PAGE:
The death of the Florida Everglades was a slow process. This process began with an arguably beneficial plan developed by the United States Corps of Engineers to help stop the damage caused by frequent flooding and create more farming land. The flooding problems sought to be corrected by the Corps of Engineers occurred primarily in the Kissimmee River basin, a major river running south though central Florida and functioning as the primary source of clean water to the Florida Everglades. When man proceeds to alter the natural order of things, however, man must recognize that he is dealing with a complex system where even minor changes can have major, unpredictable outcomes. The story of man’s changes to the Kissimmee River and the resulting damage to the Everglades demonstrates exactly what can go wrong when the system nature has devised is artificially altered. The Kissimmee River Flood Control Project of the 1960s and early 1970s started with the best of intentions; the relief of major flooding problems in the Kissimmee River water shed. This project, however, is a classic example of how even good intentions can lead to catastrophic results when they are poorly conceived, planned, and executed. In this case, the well intentioned flood control destroyed thousands of acres of wetlands and wild life habitat and led to a major ecological decline in the Everglades. The Kissimmee River Basin was once a jewel of nature, breathtaking in its beauty and in its diversity and richness of birds, water fowl, and animals. The river itself flowed through Central Florida from a chain of lakes just south of Orlando on a 103 mile meandering journey to the Lake Okeechobee on the northern edge of the Everglades (Boning 212-214). It was the largest tributary flowing into the lake and served as the primary source of fresh water for Gibbons 2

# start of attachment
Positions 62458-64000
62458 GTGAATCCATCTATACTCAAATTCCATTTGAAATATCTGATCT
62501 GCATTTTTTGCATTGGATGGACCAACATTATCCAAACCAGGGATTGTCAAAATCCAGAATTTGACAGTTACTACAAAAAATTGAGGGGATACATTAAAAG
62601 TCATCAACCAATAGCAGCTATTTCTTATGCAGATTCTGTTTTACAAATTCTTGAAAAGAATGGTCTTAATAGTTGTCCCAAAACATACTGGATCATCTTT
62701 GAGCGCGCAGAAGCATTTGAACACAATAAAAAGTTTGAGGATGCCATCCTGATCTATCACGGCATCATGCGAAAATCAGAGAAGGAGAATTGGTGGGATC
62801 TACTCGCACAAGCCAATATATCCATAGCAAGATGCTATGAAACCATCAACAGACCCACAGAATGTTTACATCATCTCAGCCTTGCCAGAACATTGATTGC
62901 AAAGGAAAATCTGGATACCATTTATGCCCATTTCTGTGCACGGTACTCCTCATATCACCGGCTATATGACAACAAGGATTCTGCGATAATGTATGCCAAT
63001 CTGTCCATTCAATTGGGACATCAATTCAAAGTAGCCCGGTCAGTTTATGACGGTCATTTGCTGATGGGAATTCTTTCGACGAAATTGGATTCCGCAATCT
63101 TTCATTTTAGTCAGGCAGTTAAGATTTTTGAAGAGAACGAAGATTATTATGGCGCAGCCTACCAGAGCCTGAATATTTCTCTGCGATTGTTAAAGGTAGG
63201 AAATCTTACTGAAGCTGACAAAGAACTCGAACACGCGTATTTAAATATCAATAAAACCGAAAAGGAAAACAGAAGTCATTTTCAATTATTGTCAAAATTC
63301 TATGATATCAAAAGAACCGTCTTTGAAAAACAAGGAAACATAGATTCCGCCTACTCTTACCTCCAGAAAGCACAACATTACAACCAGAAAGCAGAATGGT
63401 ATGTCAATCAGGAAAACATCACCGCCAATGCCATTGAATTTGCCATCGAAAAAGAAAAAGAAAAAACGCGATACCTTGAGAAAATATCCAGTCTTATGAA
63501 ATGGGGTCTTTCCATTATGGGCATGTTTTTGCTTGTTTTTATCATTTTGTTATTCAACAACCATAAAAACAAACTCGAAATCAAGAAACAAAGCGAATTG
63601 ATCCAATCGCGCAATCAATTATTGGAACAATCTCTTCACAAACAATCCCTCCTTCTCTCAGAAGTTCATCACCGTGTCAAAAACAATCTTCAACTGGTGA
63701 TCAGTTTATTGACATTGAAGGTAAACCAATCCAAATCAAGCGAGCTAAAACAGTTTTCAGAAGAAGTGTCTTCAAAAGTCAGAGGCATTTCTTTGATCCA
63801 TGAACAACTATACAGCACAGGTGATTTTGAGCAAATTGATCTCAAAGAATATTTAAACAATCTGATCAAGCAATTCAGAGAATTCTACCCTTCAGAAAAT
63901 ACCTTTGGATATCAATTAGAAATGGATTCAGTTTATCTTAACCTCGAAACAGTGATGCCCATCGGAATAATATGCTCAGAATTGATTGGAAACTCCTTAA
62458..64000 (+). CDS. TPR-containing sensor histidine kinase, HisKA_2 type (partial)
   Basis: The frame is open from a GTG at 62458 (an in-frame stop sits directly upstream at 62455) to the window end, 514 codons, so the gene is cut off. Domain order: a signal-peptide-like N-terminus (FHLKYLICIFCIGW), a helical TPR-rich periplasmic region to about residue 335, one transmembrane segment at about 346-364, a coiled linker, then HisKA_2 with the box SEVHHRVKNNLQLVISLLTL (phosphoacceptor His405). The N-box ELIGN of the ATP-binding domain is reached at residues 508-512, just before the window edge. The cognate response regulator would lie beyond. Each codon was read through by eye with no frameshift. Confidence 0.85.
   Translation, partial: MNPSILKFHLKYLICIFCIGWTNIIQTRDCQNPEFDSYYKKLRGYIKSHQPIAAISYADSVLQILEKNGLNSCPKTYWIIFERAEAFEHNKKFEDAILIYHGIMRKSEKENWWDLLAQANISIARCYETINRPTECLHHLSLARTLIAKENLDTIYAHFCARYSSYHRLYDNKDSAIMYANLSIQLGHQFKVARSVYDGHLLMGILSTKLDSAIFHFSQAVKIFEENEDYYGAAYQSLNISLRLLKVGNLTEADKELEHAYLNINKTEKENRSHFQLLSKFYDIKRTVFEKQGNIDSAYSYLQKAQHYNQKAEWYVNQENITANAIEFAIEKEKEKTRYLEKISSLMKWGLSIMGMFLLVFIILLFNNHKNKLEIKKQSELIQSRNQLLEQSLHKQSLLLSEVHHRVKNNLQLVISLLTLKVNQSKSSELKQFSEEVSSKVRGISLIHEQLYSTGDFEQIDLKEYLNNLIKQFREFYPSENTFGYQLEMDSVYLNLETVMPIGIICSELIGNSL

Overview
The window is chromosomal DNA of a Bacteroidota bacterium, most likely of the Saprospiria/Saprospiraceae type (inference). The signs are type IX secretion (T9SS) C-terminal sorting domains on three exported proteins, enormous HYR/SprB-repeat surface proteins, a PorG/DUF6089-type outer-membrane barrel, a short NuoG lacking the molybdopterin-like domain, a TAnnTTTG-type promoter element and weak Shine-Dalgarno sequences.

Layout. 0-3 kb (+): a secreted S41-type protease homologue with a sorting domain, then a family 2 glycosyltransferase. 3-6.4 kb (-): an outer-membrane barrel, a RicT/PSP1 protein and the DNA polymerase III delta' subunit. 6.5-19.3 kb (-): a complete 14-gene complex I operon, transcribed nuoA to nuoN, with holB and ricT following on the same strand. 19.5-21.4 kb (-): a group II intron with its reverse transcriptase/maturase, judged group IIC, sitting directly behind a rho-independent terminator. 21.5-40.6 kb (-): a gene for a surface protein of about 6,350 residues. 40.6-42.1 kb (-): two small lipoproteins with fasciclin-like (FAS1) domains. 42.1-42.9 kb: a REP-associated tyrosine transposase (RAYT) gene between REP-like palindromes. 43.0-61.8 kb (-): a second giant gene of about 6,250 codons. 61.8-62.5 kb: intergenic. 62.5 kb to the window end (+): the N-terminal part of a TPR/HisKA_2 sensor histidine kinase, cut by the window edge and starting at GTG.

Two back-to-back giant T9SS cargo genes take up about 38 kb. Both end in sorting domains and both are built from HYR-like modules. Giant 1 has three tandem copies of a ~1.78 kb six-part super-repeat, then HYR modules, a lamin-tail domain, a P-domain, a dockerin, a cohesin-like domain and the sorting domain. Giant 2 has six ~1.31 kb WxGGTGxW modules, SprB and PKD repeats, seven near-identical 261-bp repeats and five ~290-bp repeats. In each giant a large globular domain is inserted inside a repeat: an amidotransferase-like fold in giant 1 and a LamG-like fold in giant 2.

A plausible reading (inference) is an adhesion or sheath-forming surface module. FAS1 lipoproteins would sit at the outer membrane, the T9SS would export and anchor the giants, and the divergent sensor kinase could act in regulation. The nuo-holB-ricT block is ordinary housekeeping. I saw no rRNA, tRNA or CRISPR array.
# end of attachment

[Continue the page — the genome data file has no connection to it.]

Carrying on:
the entire Everglades system (212). The Kissimmee River, in its natural state, flowed through a marshy plain surrounded by extensive wetlands (212). During the rainy season, “the Kissimmee would spread out over a 2 mile wide floodplain” (213). The richness of the Kissimmee in its natural form was well described in the following passage from the Kissimmee Valley Gazette in 1899:
“There is no more pleasant way of spending a week than to take the trip to Basinger. Birds of all kinds are in sight the whole way; flocks of ducks, coots, herons, cranes, limpkins, curlews, plume birds and water turkeys without end. Also alligators, rabbits and water snakes and plenty of fish, too. In its narrowness, in the rampant growth of water plants along its low banks, in the unbroken flatness of the landscape, in the labyrinth of by-channels and cut-offs and above all in the appalling, incredible, bewildering crookedness of its serpentine body, it is indeed an extraordinary river.”
(Alderson 75-76). The natural beauty of this part of the world, expressed so well in 1899, however, would be under severe attack from man less than sixty-five years later. A unique feature of the Kissimmee was the fact that it flooded frequently and that the entire flood plain would be inundated with water for long periods, sometimes “ for twelve consecutive months, or longer” (79). This characteristic led to the entire Kissimmee Valley possessing incredible biological richness. “Flooding was the driver behind the Kissimmee’s high biological productivity”, according to Joe Koebel, senior environmental scientist for the South Florida Water Management District (79). The long term inundation of the river basin provided excellent habitat for producing food resources for “larger predators such as large- mouth bass, wading birds, waterfowl and numerous birds of prey” (79). In addition, the slow moving sheets of water in the flood plain and the meandering river channel maintained high levels of oxygen in high quality, clean water, creating :”near- perfect conditions for aquatic invertebrates-- the base of the food chain”...
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